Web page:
My Problem

Suppose you have an object moving along the x-axis, wobbling up and down. Movement code might look like this:

x += 1;
y = Sin(x);
Move((x,y) * speed);

When I try to figure out a method to move my object along a sine wave, say diagonally, I run into trouble. I am not sure what kind of Vector math I use to calculate the appropriate Sine movement along a diagonal where both X and Y values must be altered.

The visual result would be the object bobbing up and down and sideways but still moving in its given direction.

How do I enable sine movement along a diagonal?


2 Answers 2


This can be achieved in multiple ways. The simplest is probably to calculate your vector as movement into the x-direction as you showed us in your question:

$$ v_x = \begin{bmatrix}x\\\sin(x)\end{bmatrix} $$

Now you simply multiply the vector with a rotation matrix: $$ v = \begin{bmatrix}\cos(\alpha)&-sin(\alpha)\\\sin(\alpha)&\cos(\alpha)\end{bmatrix} \cdot s \cdot v_x $$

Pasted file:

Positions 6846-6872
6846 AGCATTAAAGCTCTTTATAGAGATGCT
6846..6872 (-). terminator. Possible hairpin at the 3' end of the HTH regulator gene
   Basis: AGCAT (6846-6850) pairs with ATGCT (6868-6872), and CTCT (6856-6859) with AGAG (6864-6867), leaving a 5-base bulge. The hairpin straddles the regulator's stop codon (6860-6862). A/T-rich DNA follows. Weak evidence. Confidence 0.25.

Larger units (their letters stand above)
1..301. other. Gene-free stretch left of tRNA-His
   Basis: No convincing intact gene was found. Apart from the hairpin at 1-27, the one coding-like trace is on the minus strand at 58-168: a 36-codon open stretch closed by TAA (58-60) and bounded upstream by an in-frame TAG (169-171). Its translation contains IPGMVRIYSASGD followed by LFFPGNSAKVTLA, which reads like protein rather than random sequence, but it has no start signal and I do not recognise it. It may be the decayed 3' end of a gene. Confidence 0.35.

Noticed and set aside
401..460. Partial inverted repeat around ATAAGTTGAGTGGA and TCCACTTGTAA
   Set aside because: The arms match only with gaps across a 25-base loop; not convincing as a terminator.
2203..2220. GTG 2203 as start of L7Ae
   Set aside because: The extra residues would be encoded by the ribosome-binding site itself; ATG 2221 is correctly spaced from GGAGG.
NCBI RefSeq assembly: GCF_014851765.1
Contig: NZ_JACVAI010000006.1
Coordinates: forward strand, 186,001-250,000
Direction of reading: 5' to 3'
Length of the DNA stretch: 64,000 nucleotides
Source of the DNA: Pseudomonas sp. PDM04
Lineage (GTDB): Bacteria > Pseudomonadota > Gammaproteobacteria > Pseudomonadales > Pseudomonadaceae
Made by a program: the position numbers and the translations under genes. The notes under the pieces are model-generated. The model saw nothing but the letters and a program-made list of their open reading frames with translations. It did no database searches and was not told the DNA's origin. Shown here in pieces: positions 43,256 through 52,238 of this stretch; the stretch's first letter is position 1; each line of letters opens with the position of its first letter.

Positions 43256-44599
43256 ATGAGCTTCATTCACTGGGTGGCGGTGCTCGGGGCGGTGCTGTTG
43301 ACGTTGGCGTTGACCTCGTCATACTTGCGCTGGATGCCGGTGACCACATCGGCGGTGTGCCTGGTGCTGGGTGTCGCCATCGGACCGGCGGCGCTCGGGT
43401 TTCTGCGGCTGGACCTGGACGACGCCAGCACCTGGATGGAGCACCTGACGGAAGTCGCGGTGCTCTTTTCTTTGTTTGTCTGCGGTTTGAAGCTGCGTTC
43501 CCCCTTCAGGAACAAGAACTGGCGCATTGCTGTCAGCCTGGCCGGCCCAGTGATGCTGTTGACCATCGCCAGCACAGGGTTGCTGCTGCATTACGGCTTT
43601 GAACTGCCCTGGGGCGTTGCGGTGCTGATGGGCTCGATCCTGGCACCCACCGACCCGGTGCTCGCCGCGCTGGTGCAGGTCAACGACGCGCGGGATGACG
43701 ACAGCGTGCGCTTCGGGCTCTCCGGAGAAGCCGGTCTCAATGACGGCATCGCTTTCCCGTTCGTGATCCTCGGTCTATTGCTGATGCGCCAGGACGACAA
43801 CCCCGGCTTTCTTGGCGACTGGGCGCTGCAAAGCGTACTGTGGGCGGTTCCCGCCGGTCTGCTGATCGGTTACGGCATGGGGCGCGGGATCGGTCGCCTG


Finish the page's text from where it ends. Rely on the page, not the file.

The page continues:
Here, \$s\$ is the movement speed and \$\alpha\$ the angle between your x-axis and the vector pointing into the actual movement direction you want to move in.

However, it gets a little bit more complicated if you want the object to be able to change its direction. You can do this as follows:

$$ p_{N+1} = p_N + s \cdot v_d + a \cdot \sin(w)\cdot v_{offset} $$

\$p_N\$ is the current position and \$p_{N+1}\$ the next position. \$v_d\$ is your current movement direction vector. It must be of length 1! So always normalize this vector. \$v_{offset}\$ is a vector orthogonal to your movement direction. You can get it by multiplying it with a \$90°\$ rotation matrix. In 2d, you just need to exchange the x and y values of \$v_d\$ and add a minus sign to one of both values. The variable \$w\$ is an arbitrary value that changes over time or while moving and \$a\$ is the amplitude of the sine wave.

The part \$s \cdot v_d + a \cdot \sin(w)\cdot v_{offset}\$ is the velocity vector that you wan to use in your move function.

This is basically the same as DMGregorys answer.


Just change your coordinate system.

// Replace your "x" axis with a vector that points along your diagonal.
Vector2 alongAxis = (diagonal_x, diagonal_y);

// Replace your "y" axis with a vector that points perpendicular to that.
Vector2 crossAxis = (-diagonal_y, diagonal_x);

// Move as before, using this new rotated coordinate system.
x += (alongAxis.x + Sin(t) * crossAxis.x) * speed;
y += (alongAxis.y + Sin(t) * crossAxis.y) * speed;

Move((x, y));

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